So if anyone thought the district might relent on its plans to move classes away from the historic site, they might reconsider -- or urge the School Board to think twice before adopting the allocation formula. The board meets Tuesday at 9:30 a.m.

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Florida school districts report problems with new exams

Some school districts are reporting problems with the new Florida Standards Assessments, which made their debut Monday morning. Follow the breaking news here.

Miami-Dade school district spokeswoman Daisy Gonzalez-Diego said the new online platform was running so slowly that testing had been postponed in Miami-Dade County until Tuesday.

Hillsborough schools spokesman Steve Hegarty reported similar issues.

"It's slow," Hegarty said. "The volume seems to be affecting the online testing."

Hegarty said middle schools had been impacted in particular because they logged on later than other schools.

Hillsborough schools also have the option of delaying testing, he added.

The problems were not limited to Miami-Dade and Hillsborough. Students in Palm Beach County were having trouble, too, according to the Palm Beach Post.

Testing began Monday, with students in grades 4 through 10 sitting for the writing portion of the exam.

This isn't the first time Florida's online servers have caused testing problems. It happened in 2011, and again in 2014. It's not as if superintendents didn't warn that this might happen.

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Florida education news: Testing, science, bus safety and more

SESSION TIME: More education issues than testing face the Florida Legislature this spring — they just don't all have the same chance of passing. • Some lawmakers want another reconsideration of the state's class size fines, the Orlando Sentinel reports. • Gov. Rick Scott is depending on the Legislature to make some of his education campaign pledges come true.

READY OR NOT: Florida's new standardized tests begin Monday, with many people saying "not," the Miami Herald reports. Volusia teachers plan a quick morning protest before testing ensues, the AP reports. More from the Herald-Tribune, State Impact Florida.

CHARTER SCHOOLS: It's time for some serious reform — such as required background checks for operators — in the laws governing Florida's charters, the Sun-Sentinel editorializes.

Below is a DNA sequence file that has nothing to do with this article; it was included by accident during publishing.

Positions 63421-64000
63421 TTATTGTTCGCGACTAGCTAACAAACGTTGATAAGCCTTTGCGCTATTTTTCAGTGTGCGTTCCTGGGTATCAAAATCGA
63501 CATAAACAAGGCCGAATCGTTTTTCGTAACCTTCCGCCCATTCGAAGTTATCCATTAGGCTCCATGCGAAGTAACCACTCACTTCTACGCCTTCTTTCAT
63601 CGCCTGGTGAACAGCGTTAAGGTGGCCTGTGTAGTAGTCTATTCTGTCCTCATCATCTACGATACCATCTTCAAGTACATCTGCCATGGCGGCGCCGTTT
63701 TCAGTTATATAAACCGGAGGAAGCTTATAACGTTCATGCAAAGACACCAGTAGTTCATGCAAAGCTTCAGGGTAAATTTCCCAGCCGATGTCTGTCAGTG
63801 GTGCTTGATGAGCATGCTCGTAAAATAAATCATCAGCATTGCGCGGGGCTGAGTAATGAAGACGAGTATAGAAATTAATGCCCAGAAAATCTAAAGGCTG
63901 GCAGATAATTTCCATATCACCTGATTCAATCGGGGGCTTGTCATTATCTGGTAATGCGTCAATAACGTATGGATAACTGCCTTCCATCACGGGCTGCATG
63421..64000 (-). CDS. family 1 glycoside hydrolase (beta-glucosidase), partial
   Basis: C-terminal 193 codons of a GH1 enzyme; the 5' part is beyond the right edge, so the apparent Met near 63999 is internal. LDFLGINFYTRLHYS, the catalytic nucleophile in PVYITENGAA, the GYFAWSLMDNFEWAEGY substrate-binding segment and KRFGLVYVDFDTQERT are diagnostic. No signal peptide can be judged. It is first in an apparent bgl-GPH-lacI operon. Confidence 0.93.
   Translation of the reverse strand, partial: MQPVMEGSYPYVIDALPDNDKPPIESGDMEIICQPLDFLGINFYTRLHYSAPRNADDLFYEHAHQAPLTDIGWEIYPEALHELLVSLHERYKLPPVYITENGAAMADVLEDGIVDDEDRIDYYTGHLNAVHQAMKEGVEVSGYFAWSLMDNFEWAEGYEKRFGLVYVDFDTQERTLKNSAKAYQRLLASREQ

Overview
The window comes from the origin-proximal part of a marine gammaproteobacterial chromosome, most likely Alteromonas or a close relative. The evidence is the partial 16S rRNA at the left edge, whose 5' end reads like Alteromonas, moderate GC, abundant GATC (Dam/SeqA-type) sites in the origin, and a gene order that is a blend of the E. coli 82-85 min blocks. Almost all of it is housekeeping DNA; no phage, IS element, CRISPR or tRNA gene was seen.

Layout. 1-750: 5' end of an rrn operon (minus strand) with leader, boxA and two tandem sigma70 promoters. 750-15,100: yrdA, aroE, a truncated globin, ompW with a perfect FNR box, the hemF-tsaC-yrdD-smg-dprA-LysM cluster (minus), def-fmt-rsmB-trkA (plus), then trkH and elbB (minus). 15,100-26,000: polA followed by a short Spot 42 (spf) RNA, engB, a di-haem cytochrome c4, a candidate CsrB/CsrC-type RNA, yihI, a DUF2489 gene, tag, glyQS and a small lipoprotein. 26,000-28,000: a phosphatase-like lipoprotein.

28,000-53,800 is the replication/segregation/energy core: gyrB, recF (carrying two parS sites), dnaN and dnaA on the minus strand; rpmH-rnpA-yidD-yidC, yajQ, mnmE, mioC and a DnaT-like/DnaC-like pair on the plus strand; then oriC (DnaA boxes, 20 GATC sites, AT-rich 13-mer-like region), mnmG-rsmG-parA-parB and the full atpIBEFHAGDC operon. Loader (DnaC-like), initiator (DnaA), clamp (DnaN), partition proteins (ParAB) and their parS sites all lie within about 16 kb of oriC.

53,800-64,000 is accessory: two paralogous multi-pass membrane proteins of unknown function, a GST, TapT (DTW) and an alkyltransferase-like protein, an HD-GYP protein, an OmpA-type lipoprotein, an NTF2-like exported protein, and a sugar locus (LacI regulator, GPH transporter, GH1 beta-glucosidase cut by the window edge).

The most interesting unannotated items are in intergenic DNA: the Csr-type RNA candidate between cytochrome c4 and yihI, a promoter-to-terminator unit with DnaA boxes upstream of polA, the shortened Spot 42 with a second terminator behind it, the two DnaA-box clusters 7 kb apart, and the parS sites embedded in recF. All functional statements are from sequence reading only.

SCIENCE LESSONS: Some Bay technical school students learn all about electricity during a six-month project building a Tesla coil, the Panama City News Herald reports.

BUS SAFETY: Volusia schools require student identification to get on and off the school bus, and kids aren't too thrilled, the Daytona Beach News-Journal reports. …

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Florida education news: Fund raising, overcrowding, opting out and more

FIXING A HOLE: Hernando County community and parent groups raise money to pay for projects the school district can't afford.

OFF TOPIC: A Palm Beach science teacher is removed from his classroom after steering his lecture from gentrification to religion, the Palm Beach Post reports.

GROWTH: Enrollment surges in Bay County cause some school overcrowding, the Panama City News Herald reports.

OPTING OUT: Lee parents celebrate the end of "sit and stare" if their children refuse Florida's standardized tests, the Fort Myers News-Press reports.

DISABILITIES: Florida Senate president Andy Gardiner focuses on legislation to improve the lot of children with special needs, the Tallahassee Democrat reports.

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Florida education news: Opt out, hiring freeze, contract talks and more

TESTING: Parents and school districts across Florida prepare for opting out on testing day. More on opting out from the Orlando Sentinel. • One Pasco County teacher worries her students aren't ready. • Meanwhile, Florida lawmakers face a historic challenge to reform the testing system that has increasingly come under fire. • Alachua teachers are encouraged to create their own end-of-course exams, the Gainesville Sun reports.

SUPERINTENDENTS: Outgoing Hillsborough superintendent MaryEllen Elia visits Palm Beach County to check out its superintendent vacancy, the Palm Beach Post reports.

INFIGHTING: The Collier School Board will pay a mediator to keep the peace at their meetings, WINK reports.

END OF AN ERA: Longtime FSBA executive director Wayne Blanton serves his last day on the job, the Tallahassee Democrat reports.

BUDGET BALANCING: The Manatee school district enacts a targeted spending and hiring freeze, the Bradenton Herald reports.

CLIMATE SURVEY: Duval teachers offer the good, bad and ugly about their schools and principals, the Florida Times-Union reports. …

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Elia wins Women in Leadership award

Hillsborough County Public Schools Superintendent MaryEllen Elia is not leaving the American Association of School Administrators conference empty-handed.

The organization honored her with a Women in Leadership Award at its annual convention in San Diego. It wasn't the Superintendent of the Year award that her supporters had hoped she'd win, but Elia was pleased nonetheless.

"It means a lot to me," said Elia, whose last day of work will be Thursday. She acknowledged former deputy superintendent Beth Shields, who was her mentor as she rose through the ranks to become Hillsborough's first female superintendent in 2005. "I owe a tremendous debt of gratitude to her and others who have mentored me and inspired me over the years," she said.

The School Board decided to terminate Elia's contract on June 30. She will be on vacation in the months before that date.